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Strangers in a strange land

by on April 6, 2010

(reposted from telegraphjournal.canadaeast.com)

Stage: ‘Seasons of Immigration’ features true stories, local artist

by Bruce Bartett, Telegraph Journal

Published Monday April 5th, 2010

A look at Canada through the eyes of immigrants will be offered at the Imperial Theatre on Friday and The Fredericton Playhouse on Saturday.

Click to EnlargeCindy Wilson/Telegraph-Journal
Quispamsis artist Peggy Woolsey will paint in front of the audiences in Saint John Friday and Fredericton Saturday during performances of ‘Seasons of Immigration,’ a a play about transplanted people trying to find their footing in a new place.

Seasons of Immigration is a play about transplanted people trying to find their footing in a new place and is based on real-life stories collected by MT Space, a theatre group in Kitchener, Ont. It includes many visual treats including an artist onstage working on a painting throughout the performance.

Peggy Woolsey, an artist who makes her home in Quispamsis, has taken on the task of painting in front of the audiences at performance at both the Imperial Theatre Friday night and The Playhouse in Fredericton on Saturday.

“As people filter into the theatre the artist is already at work on the stage,” Woolsey said.

She recently received a video of a performance in Ontario and is excited by the challenge of working on a large canvas in a short period of time.

Woolsey self-identifies as an immigrant because she came to Canada in the 1970s from the United States as a person who objected to the Vietnam war.

While she is painting, there will be actors on the stage showing what it feels like to arrive in a new country, pass though customs and get their first view of their new home.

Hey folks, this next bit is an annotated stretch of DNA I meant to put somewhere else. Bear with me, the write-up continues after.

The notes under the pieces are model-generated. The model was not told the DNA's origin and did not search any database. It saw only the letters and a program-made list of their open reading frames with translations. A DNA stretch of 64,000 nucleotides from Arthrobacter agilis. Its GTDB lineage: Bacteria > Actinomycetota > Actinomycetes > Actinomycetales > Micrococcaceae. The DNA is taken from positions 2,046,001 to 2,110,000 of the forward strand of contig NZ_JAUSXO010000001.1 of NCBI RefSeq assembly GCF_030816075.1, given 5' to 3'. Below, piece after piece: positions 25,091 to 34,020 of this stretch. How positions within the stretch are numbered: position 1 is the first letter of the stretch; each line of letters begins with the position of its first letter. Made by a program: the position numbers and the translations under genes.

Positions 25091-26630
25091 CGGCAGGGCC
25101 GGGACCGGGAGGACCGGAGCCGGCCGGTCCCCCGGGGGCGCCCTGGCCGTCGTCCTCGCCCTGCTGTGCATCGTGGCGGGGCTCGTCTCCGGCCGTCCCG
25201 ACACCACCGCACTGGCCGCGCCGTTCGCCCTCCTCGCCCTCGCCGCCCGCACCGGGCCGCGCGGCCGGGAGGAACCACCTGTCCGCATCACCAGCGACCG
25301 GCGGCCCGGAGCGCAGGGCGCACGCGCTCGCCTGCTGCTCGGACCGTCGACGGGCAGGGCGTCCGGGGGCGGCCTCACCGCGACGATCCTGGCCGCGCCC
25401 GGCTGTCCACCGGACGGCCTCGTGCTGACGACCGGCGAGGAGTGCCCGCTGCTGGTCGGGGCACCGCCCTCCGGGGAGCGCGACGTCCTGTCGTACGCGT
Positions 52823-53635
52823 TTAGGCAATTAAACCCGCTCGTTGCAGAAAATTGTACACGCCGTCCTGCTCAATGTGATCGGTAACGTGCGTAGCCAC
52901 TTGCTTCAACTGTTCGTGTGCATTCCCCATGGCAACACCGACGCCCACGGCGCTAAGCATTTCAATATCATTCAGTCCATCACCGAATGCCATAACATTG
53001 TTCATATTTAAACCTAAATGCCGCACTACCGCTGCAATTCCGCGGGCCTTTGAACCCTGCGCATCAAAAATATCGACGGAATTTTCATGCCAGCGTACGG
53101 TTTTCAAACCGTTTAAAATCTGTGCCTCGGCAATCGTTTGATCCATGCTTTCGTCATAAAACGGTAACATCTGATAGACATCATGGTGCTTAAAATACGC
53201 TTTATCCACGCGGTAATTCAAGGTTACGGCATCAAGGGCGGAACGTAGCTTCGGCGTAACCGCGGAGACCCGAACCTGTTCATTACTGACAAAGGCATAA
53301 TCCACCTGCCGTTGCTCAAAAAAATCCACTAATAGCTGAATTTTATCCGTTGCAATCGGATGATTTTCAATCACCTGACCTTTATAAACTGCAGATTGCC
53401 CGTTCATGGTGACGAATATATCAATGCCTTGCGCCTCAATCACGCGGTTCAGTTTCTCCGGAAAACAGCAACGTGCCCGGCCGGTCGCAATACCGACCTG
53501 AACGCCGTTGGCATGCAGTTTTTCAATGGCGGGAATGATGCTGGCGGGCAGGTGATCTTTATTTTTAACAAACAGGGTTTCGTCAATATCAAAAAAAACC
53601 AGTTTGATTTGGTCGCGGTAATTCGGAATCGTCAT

They tour Niagara Falls, take English-as-a-second-language class, drink Tim Hortons, apply for jobs, work in factories, fight with spouses and children and ponder the limitless variety of canned tomatoes.

During all this Woolsey will be working on a five-by-seven-foot canvas with the aid of a ladder.

“I am quite interested in responding to the music and the movement and the speech of the performers,” she said.

Woolsey recently finished an artist residency at the New Brunswick Museum, so the idea painting in public is no longer strange to her.

“This is quite a challenging, stimulating and exciting idea to work with a group and add this dimension to their performance,” she said.

Richard Campbell, director of settlement services at the Saint John YM-YWCA, has purchased 70 tickets for the performance to be handed out to newcomers participating in language classes.

“Afterwards we are hoping to meet the entertainers because the newcomers would have gone through the same sorts of things,” he said.

The play does not require a great mastery of the English language to understand, instead relying on physical movement and light-hearted text, along with the live painting and the soundscape.

MT Space founder Majdi Bou-Matar of Kitchener, himself an immigrant from Lebanon, is directing the play. The theatre group has grown from a grassroots organization to one that is gaining national recognition after creating four main-stage shows. The works have been seen in Montreal, Ottawa, London and Hamilton.

Tickets for the Saint John show are $30, $25 and $20, $15 for 18 and under, available at the box office, or by calling 674-4100 or 1-800-323-SHOW. Tickets for the Fredericton show are $28, $22 for members and $18 for students, available at the box office or by calling 458-8344 or 1-866-884-5800.

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